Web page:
In the little town of Tarascon in the Midi, Tartarin enjoyed an enviable reputation which was based first of all on his garden. Tartarin, however, grew no plants of France. He had banana trees, palm trees, cacti, and all the most exotic plants he could find.
To understand the second reason for Tartarin’s fame, one must know the town of Tarascon. The Tarasconese were mighty hunters, and all the men had ample arsenals. Tartarin’s study contained a complete collection of deadly weapons. He had rifles, carbines, blunderbusses, Malayan krishes, and Indian tomahawks. It was too bad that there was no game at all for many leagues around the town, for in order to indulge their passion for the chase, the Tarasconese had to hunt their own caps. A man would throw his cap in the air and fire while it was still in flight. Tartarin had the distinction of ruining more caps than all of his rivals put together.
The third reason for his fame came from the custom of each Tarasconese to sing his own particular song at all social events. Tartarin had no particular song, for he could sing them all. It was a brave thing to hear Tartarin sing “NO, NO, NO” in a duet with Madame Bezuquet. True, all Tartarin could sing was “No,” but he sang this with enviable gusto.
Fourth, Tartarin had once been offered a job as clerk in the Shanghai office of a French importing firm. Although he had not taken the job, it was almost the same to him in later years, when he talked in a knowing way of the mysterious customs of the Far East. Even if he had never stayed overnight outside of Tarascon, he was a true cosmopolite.
Often he would roam the poorer streets of Tarascon looking for those stealthy people who carry on international intrigue and thuggery. He would arm himself with knuckle-dusters, his bowie knife, his trusty forty-five, and then fearlessly seek adventure. Everyone he met, unfortunately, was a harmless citizen who greeted him by name, but one never knew when something unusual might happen.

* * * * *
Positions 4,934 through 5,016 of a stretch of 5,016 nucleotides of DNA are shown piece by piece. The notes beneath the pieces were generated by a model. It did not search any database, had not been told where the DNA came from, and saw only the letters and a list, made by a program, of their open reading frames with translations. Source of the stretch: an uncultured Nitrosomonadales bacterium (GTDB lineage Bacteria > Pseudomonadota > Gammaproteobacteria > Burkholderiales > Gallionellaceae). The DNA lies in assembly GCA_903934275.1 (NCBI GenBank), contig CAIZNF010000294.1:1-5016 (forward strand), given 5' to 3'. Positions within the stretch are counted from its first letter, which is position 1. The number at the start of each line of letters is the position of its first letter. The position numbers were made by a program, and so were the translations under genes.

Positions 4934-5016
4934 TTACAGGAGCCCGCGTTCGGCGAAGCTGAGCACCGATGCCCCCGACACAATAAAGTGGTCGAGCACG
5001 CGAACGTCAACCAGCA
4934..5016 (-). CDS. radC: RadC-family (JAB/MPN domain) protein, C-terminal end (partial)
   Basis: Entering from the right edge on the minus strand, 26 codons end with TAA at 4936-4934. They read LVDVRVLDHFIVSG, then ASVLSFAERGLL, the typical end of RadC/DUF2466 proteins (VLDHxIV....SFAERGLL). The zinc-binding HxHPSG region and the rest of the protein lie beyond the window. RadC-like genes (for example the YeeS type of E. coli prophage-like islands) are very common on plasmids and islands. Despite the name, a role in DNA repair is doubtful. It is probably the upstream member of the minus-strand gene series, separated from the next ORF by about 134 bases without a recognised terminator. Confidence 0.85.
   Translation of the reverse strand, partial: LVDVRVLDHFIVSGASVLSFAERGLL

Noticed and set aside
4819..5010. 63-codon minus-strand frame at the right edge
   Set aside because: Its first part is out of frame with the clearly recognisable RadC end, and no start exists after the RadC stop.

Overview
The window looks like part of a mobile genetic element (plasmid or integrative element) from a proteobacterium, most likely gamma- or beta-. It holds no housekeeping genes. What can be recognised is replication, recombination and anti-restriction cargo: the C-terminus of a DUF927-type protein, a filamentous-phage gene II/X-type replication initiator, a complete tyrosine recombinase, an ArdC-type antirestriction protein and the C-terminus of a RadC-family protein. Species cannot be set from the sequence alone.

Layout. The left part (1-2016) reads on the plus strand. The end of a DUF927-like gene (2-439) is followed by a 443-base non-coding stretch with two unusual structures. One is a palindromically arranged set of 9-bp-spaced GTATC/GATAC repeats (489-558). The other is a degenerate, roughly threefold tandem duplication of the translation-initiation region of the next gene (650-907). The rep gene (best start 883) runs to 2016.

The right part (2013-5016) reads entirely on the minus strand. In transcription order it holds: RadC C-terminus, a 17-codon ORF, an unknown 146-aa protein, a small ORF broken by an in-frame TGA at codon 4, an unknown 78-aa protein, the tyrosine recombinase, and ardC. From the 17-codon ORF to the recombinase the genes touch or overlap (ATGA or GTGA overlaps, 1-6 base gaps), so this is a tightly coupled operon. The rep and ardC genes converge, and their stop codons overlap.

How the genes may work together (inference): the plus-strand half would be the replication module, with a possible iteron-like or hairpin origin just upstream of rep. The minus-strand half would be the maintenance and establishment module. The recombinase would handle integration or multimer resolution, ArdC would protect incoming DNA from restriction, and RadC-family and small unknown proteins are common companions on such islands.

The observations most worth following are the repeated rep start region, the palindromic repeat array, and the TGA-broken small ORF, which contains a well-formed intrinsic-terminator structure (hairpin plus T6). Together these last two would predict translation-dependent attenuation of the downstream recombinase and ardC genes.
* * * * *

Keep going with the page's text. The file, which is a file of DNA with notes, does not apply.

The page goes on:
One night a member of the club came running to announce that a carnival had brought a lion to Tarascon. Tartarin bravely affixed a bayonet to his elephant gun and went to the carnival. It was an inspiring sight to see Tartarin swagger in front of the lion’s cage, and he never flinched no matter how ferociously the lion roared.
This experience, coupled with his own ability at telling tales, soon gave Tartarin a reputation as a great lion hunter, and in some way the impression grew that Tartarin was actually going to Africa to hunt lions. It must be admitted that Tartarin enjoyed the story and actually talked about his coming trip. As the months went by, however, he showed no signs of leaving. He could not bring himself to give up his regular hot chocolate.
Finally even the Tarasconese could no longer stand the suspense. When Commander Bravida told Tartarin that he must go, Tartarin, with uneasy heart, put on his costume of full white linen trousers, a cummerbund two feet wide, and a gigantic red fez. On each shoulder he carried a heavy gun, in his belt a hunting knife, and on his hip a revolver. In his two copper-lined chests were his reserve weapons. Other boxes contained drugs, pemmican for emergency rations, and a shelter tent. Thus attired and supplied, he put on his spectacles and left, amid the hurrahs of the town.
On the trip across the sea, the good ship Zouave was unsteady, and Tartarin’s great fez was often inclined over the rail. In Algeria, however, he still had strength to go on deck, where to his horror he saw the ship invaded by hordes of natives he mistook for Algerian pirates. He took out his sheath knife and courageously rushed upon the invaders. Luckily Captain Barbassou caught him around the middle before he could harm the startled porters.
The first morning in Algiers, Tartarin arose at daybreak and prepared to hunt lions. Dashing out into the road, he met hunters with game bags filled with rabbits. Tartarin pushed on over the desert country....
(The entire section is 1,402 words.)